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Greg Maddux Snubbed on Writer's Hall of Fame Ballot

If there was ever a candidate to become the first unanimous inductee to the Baseball Hall of Fame, it was the Mad Dog.

Greg Maddux Snubbed on Writer's Hall of Fame Ballot
Fans of the Atlanta Braves and the game in general who wanted to see Braves legend Greg Maddux become the first player to be unanimously inducted into the Baseball Hall of Fame will not get their wish.

That's because Dodger's MLB.com beat reporter Ken Gurnick has only voted for one candidate on his ballot for the Hall's Class of 2014, and that player is Jack Morris.

"As for those who played during the period of PED use, I won't vote for any of them," Gurnick wrote on his ballot.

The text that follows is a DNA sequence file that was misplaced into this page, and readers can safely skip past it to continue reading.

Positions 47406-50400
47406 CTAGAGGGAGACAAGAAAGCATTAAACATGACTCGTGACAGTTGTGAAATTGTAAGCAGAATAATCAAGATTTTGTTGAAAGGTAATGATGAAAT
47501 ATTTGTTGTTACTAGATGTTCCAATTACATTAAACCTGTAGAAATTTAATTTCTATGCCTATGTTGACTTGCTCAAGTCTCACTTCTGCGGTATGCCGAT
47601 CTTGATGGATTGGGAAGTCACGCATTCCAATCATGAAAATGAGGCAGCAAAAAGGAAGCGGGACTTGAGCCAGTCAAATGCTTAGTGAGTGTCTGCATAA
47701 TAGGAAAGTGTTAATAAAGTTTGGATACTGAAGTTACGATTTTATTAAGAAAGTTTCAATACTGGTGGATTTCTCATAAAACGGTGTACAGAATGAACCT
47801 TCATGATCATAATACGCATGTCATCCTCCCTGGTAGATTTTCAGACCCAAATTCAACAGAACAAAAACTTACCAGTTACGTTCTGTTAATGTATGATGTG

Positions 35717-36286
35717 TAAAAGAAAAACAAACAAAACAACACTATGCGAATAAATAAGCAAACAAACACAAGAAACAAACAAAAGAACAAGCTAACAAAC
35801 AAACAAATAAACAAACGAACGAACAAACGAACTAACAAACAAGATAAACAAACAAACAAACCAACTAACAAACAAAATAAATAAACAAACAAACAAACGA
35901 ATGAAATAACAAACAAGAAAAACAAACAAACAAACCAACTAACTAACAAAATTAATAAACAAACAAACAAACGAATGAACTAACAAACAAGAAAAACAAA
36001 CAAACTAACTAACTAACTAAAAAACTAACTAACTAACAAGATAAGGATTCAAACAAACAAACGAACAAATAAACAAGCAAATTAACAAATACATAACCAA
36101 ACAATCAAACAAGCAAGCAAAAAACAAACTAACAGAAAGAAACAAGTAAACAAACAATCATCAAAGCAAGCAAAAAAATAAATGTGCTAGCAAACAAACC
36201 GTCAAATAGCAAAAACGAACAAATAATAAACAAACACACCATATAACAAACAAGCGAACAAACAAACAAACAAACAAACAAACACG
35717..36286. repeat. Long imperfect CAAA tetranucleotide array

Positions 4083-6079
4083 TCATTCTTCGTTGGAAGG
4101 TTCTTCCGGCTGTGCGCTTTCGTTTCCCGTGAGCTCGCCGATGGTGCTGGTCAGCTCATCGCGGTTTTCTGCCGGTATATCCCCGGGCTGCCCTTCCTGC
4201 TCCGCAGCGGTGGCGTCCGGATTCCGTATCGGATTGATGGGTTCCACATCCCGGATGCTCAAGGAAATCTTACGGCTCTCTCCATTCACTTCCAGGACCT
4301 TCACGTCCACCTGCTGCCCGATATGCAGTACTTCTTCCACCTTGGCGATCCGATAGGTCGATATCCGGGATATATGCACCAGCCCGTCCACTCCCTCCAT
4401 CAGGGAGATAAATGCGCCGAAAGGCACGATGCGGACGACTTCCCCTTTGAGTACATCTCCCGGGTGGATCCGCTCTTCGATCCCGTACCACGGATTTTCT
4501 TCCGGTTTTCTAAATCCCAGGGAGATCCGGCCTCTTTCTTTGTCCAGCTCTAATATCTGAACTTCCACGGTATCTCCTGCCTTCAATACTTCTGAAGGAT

Morris is best remembered for his outstanding performance in the 1991 World Series as a member of the Minnesota Twins against the home town Braves. His career highlights include three 20-win seasons, Cy Young votes in seven seasons, and MVP votes in five seasons.

Maddux, the anchor of the Braves' starting rotation along with fellow Hall of Fame Candidate Tom Glavine, has a career win-loss record of 355-227, with an ERA of 3.16 and 3,371 strikeouts. He also won four consecutive Cy Young Awards from 1992-1995.

The closest any player has gotten to unanimous induction into the Hall of Fame is Mets' pitcher Tom Seaver, who earned 425 votes out of 430 ballots, or a 98.84 percentage, in 1992. Nolan Ryan was named on 491 of 497 ballots in 1999, earning 98.79 percent of the vote.

If you had a Hall of Fame Ballot, who would you put into Cooperstown? Tell us in the comments!

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